How are issues of social justice still relevant today?
The fight for justice has taken a different shape from what it was in the 1970s and ’80s. The SACBC region is one of the high-ranking conference areas with the biggest gap between the rich and poor and our society is riddled with many forms of injustice. Our Justice & Peace Commission, therefore, concerns itself with many issues of injustice that range from advocating for the cause of vulnerable people, labour and unemployment issues, rural economy, challenging inequitable access to health, education and water and sanitation for the poor, the transformation of universal health coverage, advocating against exploitation of miners, tackling policies that harm the environment, addressing the problem of corruption, tackling violence against women and children, and so on.
The focus on apartheid stunted development of other areas in the local Church’s mission, didn’t it?
For a long time, due to the anti-apartheid concerns that dominated the SACBC, other aspects of the Catholic Church’s life and mission remained underdeveloped, such as the promotion of local vocations to priestly life as well as religious life. Today we are struggling with this in South Africa. For example, several once very active religious congregations are now struggling to continue. Also, the ever-vacillating numbers of local vocations to the priesthood leads to short-term planning and creates continual uncertainty concerning available finances and resources for the seminaries.
Although there is a shortage of personnel in the SACBC, we consider that, unlike 15 years ago, the seminaries of the Conference are now staffed mainly by local priests.
When the SACBC was founded in 1947 and when the SA Hierarchy was established in 1951, all bishops were white. Today, only nine of South Africa’s 26 active bishops are white. How far has the South African Church transformed, 28 years after liberation?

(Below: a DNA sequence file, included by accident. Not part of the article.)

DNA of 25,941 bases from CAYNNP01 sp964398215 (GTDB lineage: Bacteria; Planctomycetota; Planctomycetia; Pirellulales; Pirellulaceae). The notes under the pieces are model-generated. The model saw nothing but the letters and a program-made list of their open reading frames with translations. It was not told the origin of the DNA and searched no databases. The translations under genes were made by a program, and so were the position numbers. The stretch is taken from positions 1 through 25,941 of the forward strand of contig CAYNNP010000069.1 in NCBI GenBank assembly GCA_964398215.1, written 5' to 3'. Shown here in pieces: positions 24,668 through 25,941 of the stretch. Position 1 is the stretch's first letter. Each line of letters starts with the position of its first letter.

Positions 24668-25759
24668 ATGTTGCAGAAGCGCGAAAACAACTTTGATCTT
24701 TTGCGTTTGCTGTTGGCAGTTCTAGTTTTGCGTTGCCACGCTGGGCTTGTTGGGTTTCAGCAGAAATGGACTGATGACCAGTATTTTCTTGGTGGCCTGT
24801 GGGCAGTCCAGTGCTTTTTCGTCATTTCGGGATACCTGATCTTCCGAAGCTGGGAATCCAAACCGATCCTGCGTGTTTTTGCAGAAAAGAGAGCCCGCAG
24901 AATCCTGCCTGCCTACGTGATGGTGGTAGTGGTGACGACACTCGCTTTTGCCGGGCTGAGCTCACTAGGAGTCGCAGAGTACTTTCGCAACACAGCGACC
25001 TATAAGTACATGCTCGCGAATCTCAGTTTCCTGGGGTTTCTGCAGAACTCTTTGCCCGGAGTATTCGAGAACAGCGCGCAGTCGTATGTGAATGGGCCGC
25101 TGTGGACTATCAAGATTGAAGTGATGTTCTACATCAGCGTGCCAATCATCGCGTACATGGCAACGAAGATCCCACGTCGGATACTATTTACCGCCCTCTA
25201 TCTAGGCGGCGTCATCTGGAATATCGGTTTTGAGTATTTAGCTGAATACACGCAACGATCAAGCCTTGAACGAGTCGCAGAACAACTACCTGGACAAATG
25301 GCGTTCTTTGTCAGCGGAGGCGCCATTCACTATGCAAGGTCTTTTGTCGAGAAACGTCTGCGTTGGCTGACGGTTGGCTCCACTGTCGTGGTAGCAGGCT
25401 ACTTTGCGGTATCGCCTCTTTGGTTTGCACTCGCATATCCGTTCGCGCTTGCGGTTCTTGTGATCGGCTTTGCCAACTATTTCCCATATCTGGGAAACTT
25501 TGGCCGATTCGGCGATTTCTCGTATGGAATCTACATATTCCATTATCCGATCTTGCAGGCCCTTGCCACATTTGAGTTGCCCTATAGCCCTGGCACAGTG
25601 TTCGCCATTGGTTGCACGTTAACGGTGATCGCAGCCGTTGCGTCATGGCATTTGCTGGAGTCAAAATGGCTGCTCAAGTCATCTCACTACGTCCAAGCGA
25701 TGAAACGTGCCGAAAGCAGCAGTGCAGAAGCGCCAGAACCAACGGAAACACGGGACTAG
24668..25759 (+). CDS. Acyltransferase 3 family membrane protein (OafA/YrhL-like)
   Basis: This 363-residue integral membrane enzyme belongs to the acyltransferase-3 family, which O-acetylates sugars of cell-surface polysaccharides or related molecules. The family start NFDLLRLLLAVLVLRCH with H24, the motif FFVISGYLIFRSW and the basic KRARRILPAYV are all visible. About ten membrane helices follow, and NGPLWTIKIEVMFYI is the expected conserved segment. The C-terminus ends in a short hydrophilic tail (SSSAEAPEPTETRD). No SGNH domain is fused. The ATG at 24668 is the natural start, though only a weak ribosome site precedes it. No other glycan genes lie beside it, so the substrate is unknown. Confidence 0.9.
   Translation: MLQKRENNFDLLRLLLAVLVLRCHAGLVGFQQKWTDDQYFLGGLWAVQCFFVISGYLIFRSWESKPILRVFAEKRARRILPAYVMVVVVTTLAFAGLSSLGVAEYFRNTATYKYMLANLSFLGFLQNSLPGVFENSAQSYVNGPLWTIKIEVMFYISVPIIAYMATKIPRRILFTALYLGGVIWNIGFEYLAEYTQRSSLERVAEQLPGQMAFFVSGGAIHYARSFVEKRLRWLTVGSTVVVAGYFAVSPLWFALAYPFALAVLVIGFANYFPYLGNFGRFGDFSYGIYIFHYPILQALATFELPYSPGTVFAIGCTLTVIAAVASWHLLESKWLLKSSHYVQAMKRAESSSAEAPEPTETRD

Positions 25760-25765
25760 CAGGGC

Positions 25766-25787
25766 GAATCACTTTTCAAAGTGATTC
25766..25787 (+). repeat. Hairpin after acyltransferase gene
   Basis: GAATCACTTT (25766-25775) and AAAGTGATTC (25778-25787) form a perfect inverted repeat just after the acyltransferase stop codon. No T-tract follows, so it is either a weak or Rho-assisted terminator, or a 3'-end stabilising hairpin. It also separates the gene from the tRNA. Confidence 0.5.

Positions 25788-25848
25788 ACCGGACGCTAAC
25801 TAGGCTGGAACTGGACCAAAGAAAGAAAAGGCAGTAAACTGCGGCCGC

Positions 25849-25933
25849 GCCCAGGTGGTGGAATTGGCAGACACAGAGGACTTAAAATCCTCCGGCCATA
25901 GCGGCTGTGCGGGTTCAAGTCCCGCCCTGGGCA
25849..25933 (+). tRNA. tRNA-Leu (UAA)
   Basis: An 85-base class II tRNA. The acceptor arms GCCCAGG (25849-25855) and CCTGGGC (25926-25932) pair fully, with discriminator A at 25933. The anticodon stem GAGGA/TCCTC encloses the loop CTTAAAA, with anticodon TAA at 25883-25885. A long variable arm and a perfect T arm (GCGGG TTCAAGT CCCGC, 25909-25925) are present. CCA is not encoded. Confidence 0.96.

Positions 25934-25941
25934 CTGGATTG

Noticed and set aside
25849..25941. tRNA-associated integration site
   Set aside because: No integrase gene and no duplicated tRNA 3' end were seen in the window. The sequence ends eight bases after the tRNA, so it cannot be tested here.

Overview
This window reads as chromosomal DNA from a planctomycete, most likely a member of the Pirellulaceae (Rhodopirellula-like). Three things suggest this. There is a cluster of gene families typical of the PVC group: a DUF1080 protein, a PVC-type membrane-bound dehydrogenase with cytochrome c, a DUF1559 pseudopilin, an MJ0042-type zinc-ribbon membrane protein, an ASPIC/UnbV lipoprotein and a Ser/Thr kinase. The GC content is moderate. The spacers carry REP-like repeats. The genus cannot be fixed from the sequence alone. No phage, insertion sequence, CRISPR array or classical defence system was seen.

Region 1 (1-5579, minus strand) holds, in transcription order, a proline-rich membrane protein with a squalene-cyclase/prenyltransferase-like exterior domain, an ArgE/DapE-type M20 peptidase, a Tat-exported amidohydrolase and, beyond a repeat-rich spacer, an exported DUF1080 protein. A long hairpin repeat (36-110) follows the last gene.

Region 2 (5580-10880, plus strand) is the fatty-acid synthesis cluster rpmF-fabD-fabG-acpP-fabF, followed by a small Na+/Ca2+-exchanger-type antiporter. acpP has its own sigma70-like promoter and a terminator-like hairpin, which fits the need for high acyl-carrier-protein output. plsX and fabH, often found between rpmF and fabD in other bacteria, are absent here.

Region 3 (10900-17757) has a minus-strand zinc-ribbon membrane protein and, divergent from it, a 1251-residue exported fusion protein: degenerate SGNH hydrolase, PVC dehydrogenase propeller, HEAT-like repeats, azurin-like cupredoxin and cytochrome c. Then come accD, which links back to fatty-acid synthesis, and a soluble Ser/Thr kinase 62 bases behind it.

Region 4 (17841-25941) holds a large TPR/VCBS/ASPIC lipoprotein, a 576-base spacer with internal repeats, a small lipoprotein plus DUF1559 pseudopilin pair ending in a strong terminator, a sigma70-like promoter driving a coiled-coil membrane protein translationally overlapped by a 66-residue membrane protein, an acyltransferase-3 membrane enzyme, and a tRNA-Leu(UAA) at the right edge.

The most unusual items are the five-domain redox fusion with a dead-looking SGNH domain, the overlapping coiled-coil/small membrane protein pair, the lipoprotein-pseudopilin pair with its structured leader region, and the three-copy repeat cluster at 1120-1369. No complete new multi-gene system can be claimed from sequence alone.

Yes, this is the work of the Holy Spirit. We are getting more black bishops. The conference has been transformed in that we see fewer white and more black faces, but though we speak of black and white faces in the Conference, for the most part, one does not even think or view other bishops as different. However, we are aware of occasional and unconscious lingering tendencies that are racially informed. We were able to name these, for example, at a recent workshop which we, as bishops, had on racism.
The change of face from mainly white to predominantly black is also true at other levels of the Church, for example in seminaries and parishes. But we still battle to have white and black cohesion and coming together for diocesan and national activities. I would say that there is less open racism, but it exists as an undercurrent that occasionally and unconsciously surfaces. There is more openness on the black than on the white side.
The continued privilege of whites, culturally and economically, in my view, makes many whites feel superior and comfortable in their failure to reach out to blacks, which is a societal problem. They are not pressurised to learn African languages, while necessity forces black people to learn English and Afrikaans. Our parish communities largely reflect these differences, and one can presume that if our socio-economic situation improves, this will also help positively transform our society and church communities. Economic transformation or equity will go a long way towards bridging the division between blacks and whites.
How do the bishops relate to one another?
Relationally among bishops, there is a good and supportive fraternal spirit, with the freedom to robustly discuss matters and differ in views without tensions or “factions”. It is a platform that enables us to share our joys, sorrows and challenges as bishops in charge of dioceses in Southern Africa, and to come to common guidelines unanimously.